Seated just around the corner from Lowry Avenue, among a sea of Mexican restaurants, its red awning and warm lighting glow invitingly yet unassumingly.

But don’t let this lead you to believe their flavors are the same.

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Nine years ago, husband and wife team Joe and Holly Hatch-Surisook decided to take the plunge and open their own restaurant.

The pair had met while working in restaurants and, as many in the business do, would often talk about what they would do different if they owned their own spot.

They soon got married and got out of the business. Holly went on to work at the University of Minnesota and Joe became a stay-at-home dad to the couple’s two children.

But Joe’s drive to own a restaurant stayed, and he continued to curate recipes from his mother and create new dishes.

Finally, 12 years after they left the industry, Holly decided it was time.

“I was working late one night while at the ‘U’ and I thought, ‘If I’m doing late nights while doing this I might as well be doing it for our own business,” Holly said.

Thus, Sen Yai Sen Lek was born.

“My son, who was 5 at the time, had a different take,” Holly laughed. “He would say we opened because ‘My dad didn’t have a job so we had to open a restaurant!’”

Of course, it wasn’t quite that easy. The pair threw everything they had into the costs of location, construction, food and décor. 

Additionally, at the time there were no other Thai restaurants in Northeast Minneapolis.

Luckily for them, they found a welcoming community eager to have them join their neighborhood.

“When we opened, someone brought us an orchid and left it our doorstep with no note. Just saying ‘Welcome to the neighborhood!” Holly said.

They landed on the two-door store front in Northeast where they currently reside today.

At the time Holly felt it was too much space, but now they feel its just right.

Joe handles the menu and cooking, while Holly does front of house. 

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Their second room is often used to host events, where, on Tuesday, Eat.Drink.Dish.Mpls held their latest Exclusive Foodie Dinner.

The evening, which also included a pairing from Sociable Cider Werks, featured six courses, four Instagram contest winners and a visit from local artist Dylan. 

Joe greeted guests by sharing how he used recipes he learned from his mother to help create the restaurant. He then explained he crafted the evening’s menu using dishes that were both on and off the menu and really showcased traditional Thai cuisine.

Guests were greeted with a sampling of Sociable’s Training Wheels, a scrumpy (unfiltered) cider.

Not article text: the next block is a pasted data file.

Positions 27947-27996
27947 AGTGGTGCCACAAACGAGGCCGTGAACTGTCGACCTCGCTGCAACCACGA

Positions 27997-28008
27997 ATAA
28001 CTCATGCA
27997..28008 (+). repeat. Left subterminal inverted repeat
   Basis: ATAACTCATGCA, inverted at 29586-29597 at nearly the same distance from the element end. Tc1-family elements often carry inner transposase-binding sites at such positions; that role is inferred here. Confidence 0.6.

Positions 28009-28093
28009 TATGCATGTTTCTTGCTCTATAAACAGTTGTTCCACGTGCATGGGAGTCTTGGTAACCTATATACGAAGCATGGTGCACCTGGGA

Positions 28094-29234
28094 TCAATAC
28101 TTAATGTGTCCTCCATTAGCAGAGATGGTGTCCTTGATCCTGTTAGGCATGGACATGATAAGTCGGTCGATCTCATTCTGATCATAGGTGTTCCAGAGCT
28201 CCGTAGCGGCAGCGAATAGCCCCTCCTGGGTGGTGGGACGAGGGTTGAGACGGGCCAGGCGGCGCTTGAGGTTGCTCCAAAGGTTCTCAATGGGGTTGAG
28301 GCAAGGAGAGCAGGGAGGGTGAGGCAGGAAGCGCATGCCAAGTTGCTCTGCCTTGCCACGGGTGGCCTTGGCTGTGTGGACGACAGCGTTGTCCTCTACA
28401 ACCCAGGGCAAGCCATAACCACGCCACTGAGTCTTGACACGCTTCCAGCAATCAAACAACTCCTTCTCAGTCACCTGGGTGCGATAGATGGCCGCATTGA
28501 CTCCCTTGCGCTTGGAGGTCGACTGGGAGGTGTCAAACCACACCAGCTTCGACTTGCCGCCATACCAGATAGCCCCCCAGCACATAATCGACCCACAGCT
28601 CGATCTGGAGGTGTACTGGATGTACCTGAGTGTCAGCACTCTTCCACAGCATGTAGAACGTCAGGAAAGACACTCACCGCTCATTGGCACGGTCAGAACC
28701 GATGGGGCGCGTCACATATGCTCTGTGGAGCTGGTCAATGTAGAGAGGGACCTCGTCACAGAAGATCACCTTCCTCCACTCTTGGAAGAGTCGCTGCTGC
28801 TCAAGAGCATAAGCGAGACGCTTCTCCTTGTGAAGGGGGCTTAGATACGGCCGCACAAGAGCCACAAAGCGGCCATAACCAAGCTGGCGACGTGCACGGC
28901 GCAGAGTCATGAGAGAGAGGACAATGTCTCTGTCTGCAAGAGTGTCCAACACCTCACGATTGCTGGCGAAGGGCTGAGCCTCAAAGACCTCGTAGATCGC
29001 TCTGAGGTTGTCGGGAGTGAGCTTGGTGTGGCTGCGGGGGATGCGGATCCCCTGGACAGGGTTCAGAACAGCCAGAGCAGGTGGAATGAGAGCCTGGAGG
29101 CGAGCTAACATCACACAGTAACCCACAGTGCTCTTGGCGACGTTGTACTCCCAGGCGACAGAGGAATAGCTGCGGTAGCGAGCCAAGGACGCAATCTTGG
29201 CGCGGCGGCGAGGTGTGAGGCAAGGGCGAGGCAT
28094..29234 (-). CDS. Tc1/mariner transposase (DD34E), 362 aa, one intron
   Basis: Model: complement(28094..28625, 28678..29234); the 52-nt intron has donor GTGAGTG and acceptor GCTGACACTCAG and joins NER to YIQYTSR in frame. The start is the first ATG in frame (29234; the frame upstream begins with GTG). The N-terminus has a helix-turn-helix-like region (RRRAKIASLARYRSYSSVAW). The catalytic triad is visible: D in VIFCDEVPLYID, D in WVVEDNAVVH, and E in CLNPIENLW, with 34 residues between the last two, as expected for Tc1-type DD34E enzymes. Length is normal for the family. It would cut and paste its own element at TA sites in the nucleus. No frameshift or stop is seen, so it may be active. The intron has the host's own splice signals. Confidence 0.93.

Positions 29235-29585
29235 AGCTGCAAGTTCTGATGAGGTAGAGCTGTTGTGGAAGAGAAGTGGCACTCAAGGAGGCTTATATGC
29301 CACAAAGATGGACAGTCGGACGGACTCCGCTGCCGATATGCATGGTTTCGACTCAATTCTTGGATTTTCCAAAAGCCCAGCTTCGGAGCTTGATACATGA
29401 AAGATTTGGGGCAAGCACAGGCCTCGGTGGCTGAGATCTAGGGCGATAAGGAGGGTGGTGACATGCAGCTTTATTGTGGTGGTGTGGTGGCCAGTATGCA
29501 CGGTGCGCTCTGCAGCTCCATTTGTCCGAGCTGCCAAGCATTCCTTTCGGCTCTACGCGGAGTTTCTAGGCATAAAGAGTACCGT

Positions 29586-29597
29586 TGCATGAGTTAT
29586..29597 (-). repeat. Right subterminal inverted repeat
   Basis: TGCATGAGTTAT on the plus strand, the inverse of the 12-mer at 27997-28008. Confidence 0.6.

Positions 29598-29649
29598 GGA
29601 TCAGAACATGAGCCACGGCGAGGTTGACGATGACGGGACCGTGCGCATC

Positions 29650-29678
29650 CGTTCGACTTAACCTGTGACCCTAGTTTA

The first course was, as Joe described, quintessential Thai street food. Kanom Pang Naa Moo, which roughly translates as “pork covers toast”, was a pork toast with cucumber relish.

While seemly simple, the dish was layered with flavors and texture. The body of the toast soaked up the fattiness of the pork, becoming soft and doughy, while the crust stayed crispy. The softness of the toast and pork were offset by the crispiness of the cucumber, and the salty, fatty pork was cut with the tart vinegar from the vegetables’ marinade.

Next course was Laab Pla. As Joe explained, this is a salad commonly served in northeastern Thailand, often with chicken, pork or beef.

For Tuesday’s dinner, Joe decided to serve it with fried catfish.

Tossed in a fish sauce, along with lime juice, cilantro and mint each bite was filled with crispy, citrusy and earthy flavor.

This was paired with Sociable’s flagship Freewheeler, a dry cider made from a combination of Harrelson, Honey Crisp and Sweet Tango apples.

The third course was Tom Leud, a soup meant to act as a palate cleanser.

Joe explained that Thailand borrows several of its flavor profiles from the surrounding countries, like China, India and Cambodia. He said the soup’s name, Tom Leud, means “boil and bland,” but that bland in Thailand often just means “not very spicy.”

The daikon radish soup was made with fried garlic, a garlic broth, black pepper and a hint of Thai chili.

It served as the perfect bridge between the citrus, vinegar flavors of the appetizers and umami, rich flavors of the entrées.

To pair with the richness of the entrées, Sociable served its Hop-A-Wheelie cider. A dry cider brewed with hops to add a tart, grapefruit note to the apples.

The fourth and fifth courses were a noodle and curry dish respectively.

The Pad Kee Mao was made with flat, wide rice noodles mixed in a light soy flavor with mushrooms, chicken, onions and a light spice.

The curry, perhaps the spiciest dish of the evening, was also the least Thai inspired.

Highlighted as one of the dishes that borrowed the most from neighboring countries, the curry was made with coconut milk, pork belly and morning glory.

Served with rice, it created the perfect bite of creamy, crunchy, spicy and fatty.

Finally, the dinner was capped with sankaya and Rusty Chain cider.

Sankaya is a traditional dessert made of kabocha squash, steamed pandan custard and coconut sauce. 

The pairing, Rusty Chain, was a tart cranberry cider, whose tartness offset the silky sweetness of the coconut and custard.

While many of the dishes were exclusive to the event each was comprised of flavors found on their menu and in Thai tradition, something Joe and Holly pride themselves in.

“We wanted our restaurant to feel welcoming, like home.”

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View More Photos below > Photo Credit: Asha Belk

Sen Yai Sen Lek is located at 2422 Central Avenue NE in Minneapolis. For more information, call 612-781-3046 or visit them online.

Do-Not Wait Any Longer - Rebel Donut Bar Now Open In NE

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By: Katie Fraser

The Twin Cities donut game is strong.

From Glam Doll Donuts to Bogart’s Doughnut Co. to Mojo Monkey, there are endless places, and flavors, to choose from.